To provide much-needed normative data, Cornfield is leading a Stanford study that will examine 400 schoolchildren on the Peninsula to determine the prevalence of Covid-19 in those ages 10-18. The study, conducted together with the Chan Zuckerberg Biohub, could start as early as next week.

There’s a tremendous amount of anxiety, because there’s just no data.

He is also working with a team of engineers, bioengineers and physicists to develop a remote-controlled ventilator that would reduce the risks in caring for infected patients by mitigating staff exposure. That study is bringing together experts from UC Berkeley, UCSF and Stanford, among others.

“We’re trying really hard,” he said.

One of the things he’s most concerned about is the shortage of medical professionals in areas of the country hardest hit by Covid-19, including New York City. A colleague of his who runs a major health care organization there put out an emergency appeal for physicians to come work in the city, where they are currently caring for 1,000 patients with Covid-19, more than a quarter of whom are on ventilators.

“They’re running out of doctors,” Cornfield said. “The governor has said he will accredit them within 24 hours. That usually takes 24 months. It’s unprecedented.”

Still, Cornfield cautions, the coronavirus situation can be and will be handled. By following the prudent guidelines sent out by the CDC, notably social distancing and regular, careful hand-washing, people can protect themselves and their families.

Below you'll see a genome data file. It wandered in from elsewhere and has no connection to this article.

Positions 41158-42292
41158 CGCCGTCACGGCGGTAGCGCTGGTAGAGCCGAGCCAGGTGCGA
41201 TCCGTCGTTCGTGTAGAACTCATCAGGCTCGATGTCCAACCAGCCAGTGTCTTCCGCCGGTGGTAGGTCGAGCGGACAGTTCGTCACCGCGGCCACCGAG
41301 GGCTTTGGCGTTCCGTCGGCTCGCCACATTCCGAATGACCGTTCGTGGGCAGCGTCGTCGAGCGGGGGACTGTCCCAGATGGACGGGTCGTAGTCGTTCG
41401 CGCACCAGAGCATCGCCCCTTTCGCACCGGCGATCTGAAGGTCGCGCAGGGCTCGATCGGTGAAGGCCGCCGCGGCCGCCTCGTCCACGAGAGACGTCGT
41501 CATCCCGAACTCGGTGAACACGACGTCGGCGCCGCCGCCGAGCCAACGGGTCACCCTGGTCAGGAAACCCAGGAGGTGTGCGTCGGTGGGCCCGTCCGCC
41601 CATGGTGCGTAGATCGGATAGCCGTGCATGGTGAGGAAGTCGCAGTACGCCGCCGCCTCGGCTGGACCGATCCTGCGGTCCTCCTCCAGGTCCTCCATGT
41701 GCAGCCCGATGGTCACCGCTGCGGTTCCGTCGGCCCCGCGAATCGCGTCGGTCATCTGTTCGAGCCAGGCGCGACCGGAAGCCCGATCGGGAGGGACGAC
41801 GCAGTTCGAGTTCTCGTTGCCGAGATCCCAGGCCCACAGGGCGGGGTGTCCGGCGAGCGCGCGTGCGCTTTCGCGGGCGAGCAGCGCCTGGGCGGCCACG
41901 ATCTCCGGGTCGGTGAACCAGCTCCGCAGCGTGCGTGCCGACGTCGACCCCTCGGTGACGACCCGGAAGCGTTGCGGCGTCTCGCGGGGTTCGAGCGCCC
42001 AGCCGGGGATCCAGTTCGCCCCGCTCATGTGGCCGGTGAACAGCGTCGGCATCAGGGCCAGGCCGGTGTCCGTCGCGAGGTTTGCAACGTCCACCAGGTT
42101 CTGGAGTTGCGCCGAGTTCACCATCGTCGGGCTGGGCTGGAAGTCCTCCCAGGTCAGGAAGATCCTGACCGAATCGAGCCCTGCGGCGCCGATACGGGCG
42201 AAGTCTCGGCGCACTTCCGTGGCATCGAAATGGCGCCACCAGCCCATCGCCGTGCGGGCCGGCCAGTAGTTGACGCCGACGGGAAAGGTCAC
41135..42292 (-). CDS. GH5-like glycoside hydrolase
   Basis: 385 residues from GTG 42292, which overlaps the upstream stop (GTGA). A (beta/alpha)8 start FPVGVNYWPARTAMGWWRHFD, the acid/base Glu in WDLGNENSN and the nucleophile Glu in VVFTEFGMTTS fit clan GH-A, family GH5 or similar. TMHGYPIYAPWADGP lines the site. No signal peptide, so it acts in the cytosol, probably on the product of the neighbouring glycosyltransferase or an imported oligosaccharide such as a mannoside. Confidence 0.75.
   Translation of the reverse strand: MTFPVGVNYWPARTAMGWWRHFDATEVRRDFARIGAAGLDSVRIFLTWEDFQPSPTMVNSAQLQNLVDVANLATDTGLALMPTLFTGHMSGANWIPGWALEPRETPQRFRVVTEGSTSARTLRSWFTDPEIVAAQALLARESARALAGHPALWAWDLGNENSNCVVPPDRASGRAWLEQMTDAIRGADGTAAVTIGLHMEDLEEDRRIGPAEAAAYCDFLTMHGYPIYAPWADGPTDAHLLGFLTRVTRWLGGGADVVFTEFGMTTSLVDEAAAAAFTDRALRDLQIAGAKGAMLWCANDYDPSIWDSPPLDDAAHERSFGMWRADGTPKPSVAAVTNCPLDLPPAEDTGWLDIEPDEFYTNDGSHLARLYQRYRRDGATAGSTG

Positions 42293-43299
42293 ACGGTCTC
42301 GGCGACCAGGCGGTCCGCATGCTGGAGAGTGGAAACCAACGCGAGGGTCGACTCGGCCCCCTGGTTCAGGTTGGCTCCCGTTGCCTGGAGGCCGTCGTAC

At his clinic, Cornfield and his staff follow an eight-point strategy they developed to mitigate exposure to possibly infected people. Anything elective has been canceled and almost all patient visits are conducted virtually. Person-to-person contact is limited to direct medicine, he says. They even have to delay or cancel routine appointments for chronically ill patients.

“We are concerned not just about the children themselves, but about their families and all the extended family members that accompany patients to these appointments,” he said. “We are doing our very best to mitigate exposures.”

And yes, staying 6 feet away from other people is important, and not a made-up number. Asked whether 3 feet was enough, he said no. “It does matter. Six feet is the way to go.”

So when will the much-vaunted flattening of the curve take place? Cornfield predicts we will know a lot more by the end of the weekend, when we will begin to see whether the shelter-in-place and other proactive steps people are taking have any effect.

“As of yesterday, the numbers in the Bay Area appear to be flattening,” he said Friday.

“People need to know this is a real danger, and it will be with us for some time. But it’s not a magical danger. You can take prudent steps to keep yourself and your family safe.”

He was in line at a CVS store recently, he said, and a woman fully 10 feet away recoiled from him. He saw that as an overreaction.

“You can still be kind, you can still find each other’s humanity. This is not the Bubonic Plague.”

Sue Fishkoff

Sue Fishkoff is the editor emerita of J. She can be reached at [email protected].